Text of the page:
Reiki - Cult, Religion, or Simply an Energy Transfer System
Recently, I have been asked several times if Reiki is a cult, or
religion, or philosophy, or simply a method of delivering Ki. I have
always been certain myself that practitioners of Reiki are the farthest
thing from a cult or religion possible. However, in response to sincere
questions from concerned non-Reiki people and potential students, I have
included this page to further define Reiki in terms of widely accepted
definitions of cults and/or religions.
What is a cult? - How does Reiki and its practitioners fit the above
Although some religions and philosophical systems might be seen to
fit several of the definitions of a cult, the system and practice of Reiki
does not in any way resemble a cult. If it did, in any way whatsoever, I
could not continue as a Reiki practitioner. I also find no contradiction
between the practice of Reiki and the findings of both Western and Eastern
science; both physics and medicine are finding increasing validity with
the concepts about energy which Reiki teaches and utilizes. Some
religions, however, do have a problem with certain aspects of Western
science and/or medicine. For me, all knowledge, to be valid, must
"interlock" with the best knowledge in any valid field of human
endeavor, without contradictions.
- A cult exerts absolute authority over its
- Reiki practitioners actively resist any authority of other Reiki
folks. Reiki students do not answer to their Reiki Masters in any way.
Although lineage is a matter of pride and respect, it does not
represent any authority whatsoever. Reiki practitioners are
individuals, and proud of it. There is no "head office of
Reiki". Certification of a student is by the teaching Reiki
Master. Reiki practitioners usually work alone. There are certain
Reiki professional associations, but most Reiki practitioners do not
belong to them. Informal Reiki get-togethers happen from time to time
in certain areas, called "Reiki Shares", but these are not
organizational in any sense, merely times to share Reiki with other
practitioners and members of the general public.
- A cult prescribes one absolute system of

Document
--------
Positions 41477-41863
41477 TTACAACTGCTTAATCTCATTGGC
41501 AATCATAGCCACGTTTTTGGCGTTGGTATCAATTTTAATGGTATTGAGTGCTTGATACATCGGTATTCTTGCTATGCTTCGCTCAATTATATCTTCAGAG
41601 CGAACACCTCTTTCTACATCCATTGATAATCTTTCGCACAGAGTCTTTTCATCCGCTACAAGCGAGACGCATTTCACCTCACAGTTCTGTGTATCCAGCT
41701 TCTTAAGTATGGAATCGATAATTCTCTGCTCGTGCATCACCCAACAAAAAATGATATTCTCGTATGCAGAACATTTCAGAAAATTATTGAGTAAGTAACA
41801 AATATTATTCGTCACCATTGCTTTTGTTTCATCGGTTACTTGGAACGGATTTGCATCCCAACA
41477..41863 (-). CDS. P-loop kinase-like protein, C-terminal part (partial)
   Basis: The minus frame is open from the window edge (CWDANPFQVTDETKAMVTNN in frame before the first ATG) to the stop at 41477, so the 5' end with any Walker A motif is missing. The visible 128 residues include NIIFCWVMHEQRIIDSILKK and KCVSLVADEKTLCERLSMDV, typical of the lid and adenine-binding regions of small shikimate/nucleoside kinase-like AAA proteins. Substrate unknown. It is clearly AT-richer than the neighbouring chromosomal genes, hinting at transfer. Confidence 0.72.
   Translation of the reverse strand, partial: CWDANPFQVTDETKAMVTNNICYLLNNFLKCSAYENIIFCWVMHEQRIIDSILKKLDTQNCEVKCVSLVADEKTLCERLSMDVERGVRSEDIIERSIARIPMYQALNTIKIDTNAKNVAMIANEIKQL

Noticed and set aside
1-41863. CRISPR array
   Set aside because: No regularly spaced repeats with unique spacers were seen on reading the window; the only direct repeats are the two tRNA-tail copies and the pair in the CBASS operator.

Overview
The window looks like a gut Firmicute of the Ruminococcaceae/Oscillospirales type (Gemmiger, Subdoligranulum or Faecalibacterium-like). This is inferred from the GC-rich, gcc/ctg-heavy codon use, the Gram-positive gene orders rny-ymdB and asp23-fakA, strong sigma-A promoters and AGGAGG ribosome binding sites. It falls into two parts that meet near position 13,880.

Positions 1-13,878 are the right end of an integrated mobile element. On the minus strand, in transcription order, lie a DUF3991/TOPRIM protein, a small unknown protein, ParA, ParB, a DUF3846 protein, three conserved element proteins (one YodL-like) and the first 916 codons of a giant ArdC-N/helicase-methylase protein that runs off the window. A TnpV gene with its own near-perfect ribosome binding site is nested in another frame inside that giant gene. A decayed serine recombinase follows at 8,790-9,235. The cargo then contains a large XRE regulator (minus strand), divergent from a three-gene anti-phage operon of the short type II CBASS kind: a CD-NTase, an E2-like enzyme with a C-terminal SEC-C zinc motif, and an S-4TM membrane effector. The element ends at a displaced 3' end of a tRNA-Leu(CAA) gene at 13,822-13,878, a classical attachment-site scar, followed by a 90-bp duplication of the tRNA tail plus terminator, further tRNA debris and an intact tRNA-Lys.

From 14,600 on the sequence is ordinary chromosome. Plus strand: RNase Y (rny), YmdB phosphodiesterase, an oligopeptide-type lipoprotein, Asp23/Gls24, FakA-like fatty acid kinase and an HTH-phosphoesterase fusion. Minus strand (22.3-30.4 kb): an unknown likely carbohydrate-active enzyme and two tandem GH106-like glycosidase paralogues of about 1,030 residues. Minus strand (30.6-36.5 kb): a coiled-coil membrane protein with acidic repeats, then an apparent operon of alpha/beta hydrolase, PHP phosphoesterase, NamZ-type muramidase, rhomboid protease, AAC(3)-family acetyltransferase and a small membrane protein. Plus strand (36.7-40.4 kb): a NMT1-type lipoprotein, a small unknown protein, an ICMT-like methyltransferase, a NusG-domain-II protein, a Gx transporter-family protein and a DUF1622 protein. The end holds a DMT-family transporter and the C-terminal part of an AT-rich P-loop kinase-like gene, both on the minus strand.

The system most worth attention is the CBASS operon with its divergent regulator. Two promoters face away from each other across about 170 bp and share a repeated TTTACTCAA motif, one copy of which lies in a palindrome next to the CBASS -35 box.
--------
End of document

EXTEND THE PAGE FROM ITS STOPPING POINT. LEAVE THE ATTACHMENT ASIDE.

belief for its members, and does not permit questioning of its beliefs
- Reiki practitioners represent many Reiki traditions. Some of these
traditions contradict some parts of other traditions. Many Reiki
practitioners learn more than one tradition, and active questioning
and discussion are a feature of any Reiki-based conversations.
Although a Reiki Master agrees to be available to a student for
questions as long as the student wishes, many students go on in Reiki
to change or improve on various aspects of the Reiki they learned,
while preserving the essentials.
- A cult does not permit its members to be
members of another church or belief system.
- I personally know Reiki practitioners and Masters who are Muslims,
Unitarians, Hindus, Buddhists, Catholic nuns and priests,
Episcopalians, Sufis, Jews, Wiccans, Congregationalists, Methodists,
and Baptists. In each case, they indicate that they have the
agreement, or permission, or approval of their particular religion,
although some newer fundamentalist Protestant denominations seem more
uncomfortable with Reiki.. Many clergy people from each of the above
religions are also Reiki practitioners. There are no required beliefs
or philosophies in Reiki, but a Taoistic
philosophical influence is felt. This is not a contradiction of
religion, but for some, an addition to it. There are historical
figures, such as Usui, whose teaching and influence are respected, but
not made central to the actual practice of Reiki.
- A cult tries to isolate its members from
regular participation in everyday society and tries to limit
communication with friends and family.
- Reiki traditions all include Usui's concepts
of respecting and honoring the family and working honestly in society.
Many Reiki practitioners work in the community as professionals,
providing care beyond their own families in clinics, businesses,
hospitals and churches. Reiki practitioners differ in their politics
and social views; I do notice a general agreement on ecology and the
openness of medical information and access to care, and a tendency to
respect a more natural approach to health maintenance, without a
rejection of continuing traditional medical care.
- A cult many times requires substantial and
continuing monetary commitments from its members.
- Reiki practitioners are under no monetary obligations to anyone,
beyond the expenses agreed on for training
between Master and student. These financial obligations end with the
end of training [a weekend, at most for Reiki I and II; they can be
much longer for Master training in some cases].
- A cult often predicts dire consequences for
society and the world.
- There are absolutely no predictions or beliefs about the condition
or future of the world in the practice of Reiki. There are no beliefs
which even suggest that those who practice Reiki enjoy any greater
position or security in life than non-Reiki folk. Reiki is
life-affirming and holistically creative in its practice. A Reiki practitioner is simply a skilled, trained
person willing to help others.
A cult leader demands absolute obedience by the student/member
and will not tolerate an open discussion of all questions which arise
about the practice involved. Reiki never makes such demands, and
encourages a complete discussion and examination of all facts and
phenomena involved, as well as the right to seek training from any
Reiki Master the student may chose.